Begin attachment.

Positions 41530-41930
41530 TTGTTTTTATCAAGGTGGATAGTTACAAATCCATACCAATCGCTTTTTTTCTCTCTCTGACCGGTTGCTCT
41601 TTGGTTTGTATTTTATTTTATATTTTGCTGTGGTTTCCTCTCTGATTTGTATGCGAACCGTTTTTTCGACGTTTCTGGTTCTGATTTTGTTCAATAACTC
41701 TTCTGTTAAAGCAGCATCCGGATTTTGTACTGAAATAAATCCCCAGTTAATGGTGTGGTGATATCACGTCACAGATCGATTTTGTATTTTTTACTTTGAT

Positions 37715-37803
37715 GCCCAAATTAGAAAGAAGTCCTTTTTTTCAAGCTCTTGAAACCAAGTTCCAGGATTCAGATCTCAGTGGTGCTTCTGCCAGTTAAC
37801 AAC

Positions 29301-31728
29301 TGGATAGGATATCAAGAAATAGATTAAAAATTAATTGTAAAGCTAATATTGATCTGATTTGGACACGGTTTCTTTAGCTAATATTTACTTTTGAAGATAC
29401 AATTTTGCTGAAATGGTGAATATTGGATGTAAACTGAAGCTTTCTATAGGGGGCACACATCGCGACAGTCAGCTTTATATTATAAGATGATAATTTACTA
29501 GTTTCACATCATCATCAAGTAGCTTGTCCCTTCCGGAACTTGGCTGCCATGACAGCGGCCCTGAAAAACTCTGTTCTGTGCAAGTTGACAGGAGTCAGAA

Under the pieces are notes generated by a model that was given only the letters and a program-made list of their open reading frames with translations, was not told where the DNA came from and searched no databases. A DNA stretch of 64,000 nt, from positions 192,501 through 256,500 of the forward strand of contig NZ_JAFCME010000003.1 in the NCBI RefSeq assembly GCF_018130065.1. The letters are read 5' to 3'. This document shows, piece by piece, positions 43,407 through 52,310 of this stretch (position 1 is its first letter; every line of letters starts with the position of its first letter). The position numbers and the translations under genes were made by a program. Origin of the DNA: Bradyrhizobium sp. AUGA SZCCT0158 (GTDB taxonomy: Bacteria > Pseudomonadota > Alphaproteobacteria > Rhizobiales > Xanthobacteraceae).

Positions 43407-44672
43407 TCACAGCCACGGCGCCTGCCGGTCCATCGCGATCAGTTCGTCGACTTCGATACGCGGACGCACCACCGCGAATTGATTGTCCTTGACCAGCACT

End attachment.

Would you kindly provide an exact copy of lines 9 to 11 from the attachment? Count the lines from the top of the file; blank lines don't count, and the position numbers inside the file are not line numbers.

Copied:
29301 TGGATAGGATATCAAGAAATAGATTAAAAATTAATTGTAAAGCTAATATTGATCTGATTTGGACACGGTTTCTTTAGCTAATATTTACTTTTGAAGATAC
29401 AATTTTGCTGAAATGGTGAATATTGGATGTAAACTGAAGCTTTCTATAGGGGGCACACATCGCGACAGTCAGCTTTATATTATAAGATGATAATTTACTA
29501 GTTTCACATCATCATCAAGTAGCTTGTCCCTTCCGGAACTTGGCTGCCATGACAGCGGCCCTGAAAAACTCTGTTCTGTGCAAGTTGACAGGAGTCAGAA